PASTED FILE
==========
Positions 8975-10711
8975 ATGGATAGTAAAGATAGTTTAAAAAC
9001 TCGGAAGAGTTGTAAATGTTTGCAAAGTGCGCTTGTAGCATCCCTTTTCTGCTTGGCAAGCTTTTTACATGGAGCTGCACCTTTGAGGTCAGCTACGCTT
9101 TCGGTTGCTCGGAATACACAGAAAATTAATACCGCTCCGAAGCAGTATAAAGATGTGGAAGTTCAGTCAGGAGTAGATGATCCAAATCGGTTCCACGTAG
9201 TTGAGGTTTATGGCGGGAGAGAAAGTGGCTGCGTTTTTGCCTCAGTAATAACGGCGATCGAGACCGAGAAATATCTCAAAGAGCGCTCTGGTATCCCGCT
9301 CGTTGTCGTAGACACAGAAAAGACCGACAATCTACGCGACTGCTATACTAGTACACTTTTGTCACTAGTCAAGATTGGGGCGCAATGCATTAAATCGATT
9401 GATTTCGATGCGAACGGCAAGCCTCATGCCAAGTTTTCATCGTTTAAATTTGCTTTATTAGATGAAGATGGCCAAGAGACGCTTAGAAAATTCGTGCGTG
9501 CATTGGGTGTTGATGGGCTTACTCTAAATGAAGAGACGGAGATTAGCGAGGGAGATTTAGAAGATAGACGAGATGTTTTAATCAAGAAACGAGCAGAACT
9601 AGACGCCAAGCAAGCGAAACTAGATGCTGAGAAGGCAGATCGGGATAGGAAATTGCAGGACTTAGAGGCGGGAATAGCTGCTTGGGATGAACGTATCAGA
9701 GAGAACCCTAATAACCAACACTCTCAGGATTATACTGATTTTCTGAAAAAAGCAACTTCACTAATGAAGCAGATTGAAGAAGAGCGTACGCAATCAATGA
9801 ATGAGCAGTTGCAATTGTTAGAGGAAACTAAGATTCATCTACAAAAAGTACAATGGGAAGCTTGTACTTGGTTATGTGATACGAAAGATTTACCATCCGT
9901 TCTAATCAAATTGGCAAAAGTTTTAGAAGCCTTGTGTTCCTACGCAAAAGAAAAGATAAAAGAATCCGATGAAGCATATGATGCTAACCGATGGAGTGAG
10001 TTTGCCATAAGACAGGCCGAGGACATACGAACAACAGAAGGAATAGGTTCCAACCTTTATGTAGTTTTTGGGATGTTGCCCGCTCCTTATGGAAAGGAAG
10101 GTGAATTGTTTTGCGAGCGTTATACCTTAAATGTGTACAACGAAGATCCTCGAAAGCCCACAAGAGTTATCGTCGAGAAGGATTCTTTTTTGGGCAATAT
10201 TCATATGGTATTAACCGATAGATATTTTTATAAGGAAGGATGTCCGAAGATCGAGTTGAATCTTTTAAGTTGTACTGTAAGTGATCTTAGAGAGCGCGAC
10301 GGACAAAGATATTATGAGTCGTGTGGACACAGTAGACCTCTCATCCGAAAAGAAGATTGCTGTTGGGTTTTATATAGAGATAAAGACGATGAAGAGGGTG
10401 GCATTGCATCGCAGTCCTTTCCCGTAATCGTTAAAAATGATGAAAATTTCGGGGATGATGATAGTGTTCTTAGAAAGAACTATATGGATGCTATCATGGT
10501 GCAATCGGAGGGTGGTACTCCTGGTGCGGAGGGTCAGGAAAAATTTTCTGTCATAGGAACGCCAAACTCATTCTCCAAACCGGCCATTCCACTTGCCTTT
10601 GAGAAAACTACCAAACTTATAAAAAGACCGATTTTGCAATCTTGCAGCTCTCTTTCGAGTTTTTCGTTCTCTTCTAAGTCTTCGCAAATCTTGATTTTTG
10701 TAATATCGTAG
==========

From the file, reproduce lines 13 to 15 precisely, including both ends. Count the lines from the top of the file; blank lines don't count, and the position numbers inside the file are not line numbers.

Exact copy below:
10001 TTTGCCATAAGACAGGCCGAGGACATACGAACAACAGAAGGAATAGGTTCCAACCTTTATGTAGTTTTTGGGATGTTGCCCGCTCCTTATGGAAAGGAAG
10101 GTGAATTGTTTTGCGAGCGTTATACCTTAAATGTGTACAACGAAGATCCTCGAAAGCCCACAAGAGTTATCGTCGAGAAGGATTCTTTTTTGGGCAATAT
10201 TCATATGGTATTAACCGATAGATATTTTTATAAGGAAGGATGTCCGAAGATCGAGTTGAATCTTTTAAGTTGTACTGTAAGTGATCTTAGAGAGCGCGAC